The Daily Aztec

Sexually transmitted diseases on the rise among young adults

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The Calpulli Center, located on Hardy Avenue.

The Calpulli Center, located on Hardy Avenue.

Will Fritz

Will Fritz

The Calpulli Center, located on Hardy Avenue.

by Bella Ross, Staff Writer

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Cases of sexually transmitted diseases have increased among young adults for the third year in a row according to the annual Centers for Disease Control STD surveillance report, released Sept. 26.

Nationally, statistics indicate that in 2015-16, cases of Chlamydia increased 4 percent, cases of Gonorrhea increased 11.3 percent and cases of Primary and Secondary Syphilis increased 13 percent among the 15- to 19-year-old population. For 20- to 24-year-olds, Chlamydia increased 1.9 percent, Gonorrhea increased 10.9 percent and Primary and Secondary Syphilis increased 8.1 percent.

Eric Walsh-Buhi, co-director of the San Diego State Center for Research on Sexuality and Sexual Health and an associate professor in the SDSU Graduate School of Public Health, said the increases may be attributed to low levels of condom usage.

“Consistent condom use is weak,” Walsh-Buhi said. “Condom use at first sex with new sexual partners is common. However, subsequent sex with that partner is often condomless.”

Walsh-Buhi said, according to the American College Health Association’s National College Health Assessment, only 16 percent of students who reported having vaginal sex within the past 30 days were “always using a condom.”

According to SDSU Student Health Services, 1,900 Gonorrhea tests were performed at SDSU in 2015, yet only 815 tests were performed for HIV.

“Only 25.8 percent of students nationwide have reported ever being tested for HIV,” Walsh-Buhi said.

Interim Director of the SDSU Health Promotion Department Stephanie Waits Galia said SDSU Student Health Services does offer low-cost sexually transmitted disease testing on campus, and will refer students to off-campus locations for similar resources when needed.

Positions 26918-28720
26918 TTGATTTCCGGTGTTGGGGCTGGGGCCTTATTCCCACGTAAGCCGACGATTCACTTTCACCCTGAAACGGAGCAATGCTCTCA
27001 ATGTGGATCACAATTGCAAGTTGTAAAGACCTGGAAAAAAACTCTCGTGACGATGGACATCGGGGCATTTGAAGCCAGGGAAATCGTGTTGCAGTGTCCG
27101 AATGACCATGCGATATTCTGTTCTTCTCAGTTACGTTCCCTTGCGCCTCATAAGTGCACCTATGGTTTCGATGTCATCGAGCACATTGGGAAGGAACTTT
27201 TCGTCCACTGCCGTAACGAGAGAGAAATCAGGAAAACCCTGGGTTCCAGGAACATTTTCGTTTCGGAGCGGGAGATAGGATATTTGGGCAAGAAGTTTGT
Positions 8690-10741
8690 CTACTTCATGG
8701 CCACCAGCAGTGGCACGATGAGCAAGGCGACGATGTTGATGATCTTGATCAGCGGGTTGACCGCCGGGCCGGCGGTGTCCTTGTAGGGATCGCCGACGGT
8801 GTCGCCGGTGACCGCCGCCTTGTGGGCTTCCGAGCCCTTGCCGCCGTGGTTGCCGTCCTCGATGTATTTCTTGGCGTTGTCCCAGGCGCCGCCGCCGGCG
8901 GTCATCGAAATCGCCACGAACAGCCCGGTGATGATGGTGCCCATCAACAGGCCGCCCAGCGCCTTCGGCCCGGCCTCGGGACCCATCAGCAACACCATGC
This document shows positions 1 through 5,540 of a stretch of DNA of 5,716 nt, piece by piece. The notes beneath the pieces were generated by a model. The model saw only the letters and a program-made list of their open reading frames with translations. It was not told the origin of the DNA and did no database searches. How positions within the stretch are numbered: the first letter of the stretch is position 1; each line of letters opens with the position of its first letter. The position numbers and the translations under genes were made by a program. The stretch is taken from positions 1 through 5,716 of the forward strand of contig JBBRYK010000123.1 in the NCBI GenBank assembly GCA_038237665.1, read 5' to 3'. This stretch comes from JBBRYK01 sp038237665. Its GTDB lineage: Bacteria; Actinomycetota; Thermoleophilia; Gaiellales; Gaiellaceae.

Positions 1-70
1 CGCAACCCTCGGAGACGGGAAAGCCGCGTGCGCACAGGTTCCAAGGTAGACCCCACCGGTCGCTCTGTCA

According to the Centers for Disease Control’s report, cases of STDs were also generally higher than the standard for members of both ethnic and sexual orientation minorities.

Speaking from a cultural level, Walsh-Buhi, Galia and Women’s Resource Center Coordinator Jessica Nare all identified a stigma surrounding the issue of sexual health.

“A lot of people just haven’t had conversations about sex, so then I think when students need to reach out to resources, it’s really scary and intimidating to do that,” Nare said.

There was also a consensus that a student’s identity, either as a member of a racial or sexual minority, may affect their willingness to access sexual health resources.

However, Walsh-Buhi, Galia and Nare also said SDSU is progressive in their approach to sexual health when compared to other universities.

“We bring a lot of speakers and invest in programs and departments like the WRC and the Health Promotion department who are having really open, supportive and positive conversations about sex and not every campus does that,” Nare said.

Galia and Nare said they focus on providing a “sex-positive” approach to sexual health education.

“Health Promotion serves to help improve the health and wellness of students here on campus in order to ultimately contribute to their student success,” Galia said.

Health Promotion also provides a variety of workshops and presentations focused on topics such as contraception, STDs, gynecological exams and consent at least seven times a week, Galia said.

The WRC hosts many similar programs, including collaborative efforts with the Health Promotion department such as gynecological orientations as part of the WRC “Adulting Series,” hosted by Health Promotion peer educators.

“The WRC is really a community space,” Nare said. “We want to connect folks on campus who are interested in women’s issues and social justice issues and hold events that center the experience of women on campus.”

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